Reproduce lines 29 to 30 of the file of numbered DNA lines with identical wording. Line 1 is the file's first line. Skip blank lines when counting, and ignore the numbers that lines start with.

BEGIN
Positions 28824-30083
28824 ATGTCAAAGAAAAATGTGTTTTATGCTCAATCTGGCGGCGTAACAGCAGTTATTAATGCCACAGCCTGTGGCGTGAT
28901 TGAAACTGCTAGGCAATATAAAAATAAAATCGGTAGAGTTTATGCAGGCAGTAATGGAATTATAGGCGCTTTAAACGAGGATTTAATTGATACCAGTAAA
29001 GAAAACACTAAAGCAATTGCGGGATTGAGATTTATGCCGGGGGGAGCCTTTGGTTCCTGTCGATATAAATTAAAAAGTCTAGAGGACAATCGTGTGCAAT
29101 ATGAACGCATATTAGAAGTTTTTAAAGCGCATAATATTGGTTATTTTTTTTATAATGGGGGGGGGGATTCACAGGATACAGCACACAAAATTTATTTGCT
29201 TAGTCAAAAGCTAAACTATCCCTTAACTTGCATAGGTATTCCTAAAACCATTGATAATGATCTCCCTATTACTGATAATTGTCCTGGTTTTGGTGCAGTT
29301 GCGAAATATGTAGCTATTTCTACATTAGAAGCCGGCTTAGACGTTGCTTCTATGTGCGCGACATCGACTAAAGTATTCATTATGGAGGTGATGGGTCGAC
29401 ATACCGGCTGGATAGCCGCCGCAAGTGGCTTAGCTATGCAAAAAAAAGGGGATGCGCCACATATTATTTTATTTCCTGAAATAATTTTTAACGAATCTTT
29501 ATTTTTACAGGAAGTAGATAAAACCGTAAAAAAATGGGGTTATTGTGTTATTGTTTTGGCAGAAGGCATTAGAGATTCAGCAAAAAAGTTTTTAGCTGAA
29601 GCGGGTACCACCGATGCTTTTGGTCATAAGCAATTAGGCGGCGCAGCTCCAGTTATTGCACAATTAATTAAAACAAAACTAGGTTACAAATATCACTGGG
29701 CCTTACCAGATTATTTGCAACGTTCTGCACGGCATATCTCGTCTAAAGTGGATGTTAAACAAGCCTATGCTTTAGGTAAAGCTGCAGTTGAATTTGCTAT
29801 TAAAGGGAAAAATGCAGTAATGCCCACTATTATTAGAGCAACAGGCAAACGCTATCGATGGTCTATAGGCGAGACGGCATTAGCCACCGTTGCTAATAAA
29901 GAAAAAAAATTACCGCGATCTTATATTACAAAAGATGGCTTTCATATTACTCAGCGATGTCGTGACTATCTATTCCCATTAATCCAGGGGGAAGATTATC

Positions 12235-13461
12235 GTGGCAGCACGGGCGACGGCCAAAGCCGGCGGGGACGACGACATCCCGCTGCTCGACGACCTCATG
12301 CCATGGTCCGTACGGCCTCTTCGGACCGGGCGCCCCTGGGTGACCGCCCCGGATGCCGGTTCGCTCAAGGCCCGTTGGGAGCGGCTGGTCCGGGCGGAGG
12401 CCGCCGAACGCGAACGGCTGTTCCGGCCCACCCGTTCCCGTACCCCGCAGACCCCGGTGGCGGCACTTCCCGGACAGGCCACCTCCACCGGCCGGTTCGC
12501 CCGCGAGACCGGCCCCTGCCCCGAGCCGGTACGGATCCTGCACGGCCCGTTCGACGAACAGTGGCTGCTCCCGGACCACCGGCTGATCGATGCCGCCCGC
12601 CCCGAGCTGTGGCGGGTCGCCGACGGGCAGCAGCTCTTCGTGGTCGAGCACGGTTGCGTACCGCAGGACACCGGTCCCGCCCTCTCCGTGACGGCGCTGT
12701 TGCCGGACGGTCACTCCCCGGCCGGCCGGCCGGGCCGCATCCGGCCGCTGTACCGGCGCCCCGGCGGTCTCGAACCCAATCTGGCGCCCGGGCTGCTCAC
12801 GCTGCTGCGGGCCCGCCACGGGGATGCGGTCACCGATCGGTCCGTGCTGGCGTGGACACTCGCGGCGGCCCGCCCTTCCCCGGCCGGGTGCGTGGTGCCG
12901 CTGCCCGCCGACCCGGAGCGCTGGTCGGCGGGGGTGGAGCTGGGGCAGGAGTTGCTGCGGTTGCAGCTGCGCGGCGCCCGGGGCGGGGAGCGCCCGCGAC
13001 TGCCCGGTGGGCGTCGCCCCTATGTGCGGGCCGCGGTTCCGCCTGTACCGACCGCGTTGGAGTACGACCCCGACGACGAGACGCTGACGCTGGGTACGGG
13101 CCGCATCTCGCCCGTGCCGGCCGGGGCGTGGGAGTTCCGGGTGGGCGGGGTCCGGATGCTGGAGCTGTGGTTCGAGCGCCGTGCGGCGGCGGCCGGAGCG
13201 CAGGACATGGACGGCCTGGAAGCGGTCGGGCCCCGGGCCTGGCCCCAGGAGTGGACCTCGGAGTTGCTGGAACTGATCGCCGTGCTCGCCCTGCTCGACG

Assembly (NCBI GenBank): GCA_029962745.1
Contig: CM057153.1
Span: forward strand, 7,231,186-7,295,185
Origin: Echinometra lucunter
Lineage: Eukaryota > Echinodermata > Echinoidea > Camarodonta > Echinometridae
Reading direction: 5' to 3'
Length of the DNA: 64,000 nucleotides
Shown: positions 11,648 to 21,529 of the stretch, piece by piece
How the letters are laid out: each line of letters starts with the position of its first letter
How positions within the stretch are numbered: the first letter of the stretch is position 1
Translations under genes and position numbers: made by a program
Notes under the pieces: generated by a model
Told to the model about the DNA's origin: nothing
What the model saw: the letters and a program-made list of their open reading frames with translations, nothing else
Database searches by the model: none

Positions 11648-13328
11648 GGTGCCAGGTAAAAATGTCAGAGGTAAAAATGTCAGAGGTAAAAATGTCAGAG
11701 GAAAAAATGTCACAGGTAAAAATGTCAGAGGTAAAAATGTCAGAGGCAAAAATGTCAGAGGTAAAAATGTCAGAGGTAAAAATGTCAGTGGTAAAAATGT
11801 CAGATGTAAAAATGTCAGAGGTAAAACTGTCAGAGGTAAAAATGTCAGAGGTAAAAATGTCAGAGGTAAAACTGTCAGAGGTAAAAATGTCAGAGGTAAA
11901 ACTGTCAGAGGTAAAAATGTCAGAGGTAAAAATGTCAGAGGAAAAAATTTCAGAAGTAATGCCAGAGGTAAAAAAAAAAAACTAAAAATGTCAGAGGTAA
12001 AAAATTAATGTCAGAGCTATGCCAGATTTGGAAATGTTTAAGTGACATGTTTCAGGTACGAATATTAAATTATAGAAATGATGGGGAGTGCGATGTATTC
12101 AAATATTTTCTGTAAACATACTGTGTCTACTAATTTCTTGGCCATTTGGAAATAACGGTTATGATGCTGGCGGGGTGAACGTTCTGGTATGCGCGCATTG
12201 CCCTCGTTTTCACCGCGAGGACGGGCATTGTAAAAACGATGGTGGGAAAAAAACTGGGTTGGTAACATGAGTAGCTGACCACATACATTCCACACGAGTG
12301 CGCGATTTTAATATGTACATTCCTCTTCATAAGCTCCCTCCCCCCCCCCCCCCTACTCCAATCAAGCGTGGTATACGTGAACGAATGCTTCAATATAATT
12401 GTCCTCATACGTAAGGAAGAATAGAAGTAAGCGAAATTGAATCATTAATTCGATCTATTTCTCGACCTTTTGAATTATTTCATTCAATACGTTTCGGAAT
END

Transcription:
Origin: Echinometra lucunter
Lineage: Eukaryota > Echinodermata > Echinoidea > Camarodonta > Echinometridae